We struggle in our own unbelief of this truth.  Later in the Sermon on the Mount (which we heard the first part of last week), Jesus tells us not to worry about what we will eat, drink, or wear…but we do!  He tells us not to fear those who can kill the body but afterward can do nothing more, but we do fear them (Matt. 10:28).  He tells us that if we had faith like a grain of mustard seed, we could command mountains to move,[3] but our faith is weak.  Therefore, we cry out, “I believe, help my unbelief!”[4] and He gladly answers our prayer.

That way, when we are in need, what choice do we have but to call upon our God and Savior who is united in one-flesh with us? There is no want or pain which your Lord doesn’t empathize with.

  • Are you are tortured in your flesh with temptation?
  • Are you are in agony from a body broken by disease—arthritis, diabetes, or COPD?
  • Are you hurt for lack of work and poverty?
  • Jesus is the One who can truly say, “I know your pain.” He is your God and Savior!

Whatever the need, this miracle shows us that He is ready and willing to help with all His divine power. If you are in need, look to Jesus.  He is your God and Savior for all things from daily necessities to freedom from the grave.

If you have prayed again and again for relief, wait on Him.  He knows what He is doing.  “He who did not spare his own Son but gave him up for us all, how will he not also with him graciously give us all things?”[5]This He truly does. Whatever need you are in, look to Him and His compassion will be near to you. In the Name + of Jesus. Amen.

[1] Matthew 4:2; Luke 22:44; John 19:28;

[2] Hebrews 4:15

[3] Matthew 6:25-34; Luke 12:4-5; Matthew 17:19-21

[4] Mark 9:24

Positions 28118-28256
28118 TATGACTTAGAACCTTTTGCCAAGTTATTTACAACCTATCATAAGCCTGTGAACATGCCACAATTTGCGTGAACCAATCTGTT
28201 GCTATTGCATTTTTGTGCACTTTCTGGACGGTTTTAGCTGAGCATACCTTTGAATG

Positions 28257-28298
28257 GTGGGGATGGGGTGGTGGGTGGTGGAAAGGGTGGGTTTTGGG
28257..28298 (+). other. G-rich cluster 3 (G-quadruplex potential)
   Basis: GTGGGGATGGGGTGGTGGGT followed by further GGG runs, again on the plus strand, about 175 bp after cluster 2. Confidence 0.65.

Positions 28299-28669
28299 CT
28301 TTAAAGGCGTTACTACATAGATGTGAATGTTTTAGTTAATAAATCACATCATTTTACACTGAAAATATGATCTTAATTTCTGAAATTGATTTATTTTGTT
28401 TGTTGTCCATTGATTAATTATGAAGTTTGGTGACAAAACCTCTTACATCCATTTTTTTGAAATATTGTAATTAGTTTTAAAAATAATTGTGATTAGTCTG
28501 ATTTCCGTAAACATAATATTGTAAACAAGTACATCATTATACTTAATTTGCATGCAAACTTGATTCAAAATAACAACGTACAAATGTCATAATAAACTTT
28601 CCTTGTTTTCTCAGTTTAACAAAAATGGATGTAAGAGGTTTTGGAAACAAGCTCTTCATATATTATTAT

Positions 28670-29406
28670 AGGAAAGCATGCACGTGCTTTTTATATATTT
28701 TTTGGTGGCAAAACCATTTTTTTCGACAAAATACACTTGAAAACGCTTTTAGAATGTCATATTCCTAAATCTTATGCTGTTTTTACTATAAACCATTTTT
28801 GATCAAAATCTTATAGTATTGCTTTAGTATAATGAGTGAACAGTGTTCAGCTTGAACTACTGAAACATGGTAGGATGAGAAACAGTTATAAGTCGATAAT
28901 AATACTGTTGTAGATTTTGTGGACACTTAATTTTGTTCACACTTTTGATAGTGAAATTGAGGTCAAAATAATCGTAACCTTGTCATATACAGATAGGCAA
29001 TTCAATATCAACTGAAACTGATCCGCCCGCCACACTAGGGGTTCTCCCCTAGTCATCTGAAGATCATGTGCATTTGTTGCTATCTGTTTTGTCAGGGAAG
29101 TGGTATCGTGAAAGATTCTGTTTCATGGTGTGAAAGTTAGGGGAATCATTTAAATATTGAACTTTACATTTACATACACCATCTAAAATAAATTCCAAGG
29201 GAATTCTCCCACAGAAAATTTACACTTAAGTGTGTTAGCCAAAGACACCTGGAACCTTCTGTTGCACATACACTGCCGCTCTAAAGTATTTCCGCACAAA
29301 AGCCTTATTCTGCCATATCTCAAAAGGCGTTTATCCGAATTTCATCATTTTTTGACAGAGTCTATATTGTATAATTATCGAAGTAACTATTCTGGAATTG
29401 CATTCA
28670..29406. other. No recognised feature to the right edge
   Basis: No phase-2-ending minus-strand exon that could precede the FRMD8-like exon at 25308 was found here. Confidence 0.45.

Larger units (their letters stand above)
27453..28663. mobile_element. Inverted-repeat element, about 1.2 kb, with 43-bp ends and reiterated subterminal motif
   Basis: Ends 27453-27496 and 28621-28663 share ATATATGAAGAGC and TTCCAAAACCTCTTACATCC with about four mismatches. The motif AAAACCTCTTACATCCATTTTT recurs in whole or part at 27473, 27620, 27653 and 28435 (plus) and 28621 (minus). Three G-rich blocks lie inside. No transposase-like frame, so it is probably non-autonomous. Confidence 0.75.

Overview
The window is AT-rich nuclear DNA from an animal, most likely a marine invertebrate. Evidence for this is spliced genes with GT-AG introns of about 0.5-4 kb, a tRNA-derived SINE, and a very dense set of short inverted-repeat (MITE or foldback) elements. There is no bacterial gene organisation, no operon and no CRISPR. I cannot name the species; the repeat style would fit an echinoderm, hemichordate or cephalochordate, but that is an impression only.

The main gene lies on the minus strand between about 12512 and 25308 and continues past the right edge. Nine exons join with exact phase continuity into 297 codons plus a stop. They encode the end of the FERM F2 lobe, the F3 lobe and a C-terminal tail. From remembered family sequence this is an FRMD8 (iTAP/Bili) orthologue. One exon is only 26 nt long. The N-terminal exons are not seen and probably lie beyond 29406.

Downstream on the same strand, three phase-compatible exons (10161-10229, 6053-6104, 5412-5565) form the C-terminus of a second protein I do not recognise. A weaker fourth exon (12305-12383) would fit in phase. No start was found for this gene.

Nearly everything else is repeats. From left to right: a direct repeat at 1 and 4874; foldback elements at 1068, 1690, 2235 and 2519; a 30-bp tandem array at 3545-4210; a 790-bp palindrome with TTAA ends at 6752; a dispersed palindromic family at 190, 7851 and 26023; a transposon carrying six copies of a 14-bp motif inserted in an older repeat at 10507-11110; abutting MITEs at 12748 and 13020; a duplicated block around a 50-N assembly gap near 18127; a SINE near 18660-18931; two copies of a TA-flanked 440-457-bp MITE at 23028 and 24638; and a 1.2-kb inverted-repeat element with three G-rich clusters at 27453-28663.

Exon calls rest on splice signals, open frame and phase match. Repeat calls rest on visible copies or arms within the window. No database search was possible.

[5] Romans 8:32

Seventh Sunday after Trinity

Readings: Genesis 2:7-17 | Romans 6:19-23 | Mark 8:1-9

Text: Mark 8:1-6

What do you think about food?  You like it?  I do, too.  I’m sure we could share some enthusiastic stories about our favorite meals.

What would you do to get it?  When we’re children, it’s given to us.  But when we get older and move out of the nest, suddenly food means work.  Either you have to work more and afford the restaurant bill or the groceries and time to make food yourself.  On a rare occasion, you may be invited to something where they just feed you for being there.

A less comfortable question, How long could you go without it? and What would happen to you if you had to go without it?  These are unpleasant things to consider, and it’s this situation that the crowd in the Gospel finds themselves.  Jesus gathers a crowd around Himself, into a wilderness place, knowing full well that they have nothing to eat, not just for several hours but “now three days.” 

It’s in this privation that our Lord is unveiling just who He is and what kind of God and Savior He is.  Though their hungering and isolation, God is showing that


  1. God certainly gives daily bread to everyone without our prayers, even to all evil people.

In the Lord’s Prayer, we beseech our Father, “give us this day our daily bread,” which seems like a very mundane request.  Didn’t Jesus also teach, “your heavenly Father knows you need all these.” (Matt. 6:32)  Of course He knows it.  The Old Testament lesson (Genesis 2:7-17) brings us back to our origin and gives us insight about why we desire and need food: God made this world, and us in it.  He created us to be dependent on Him.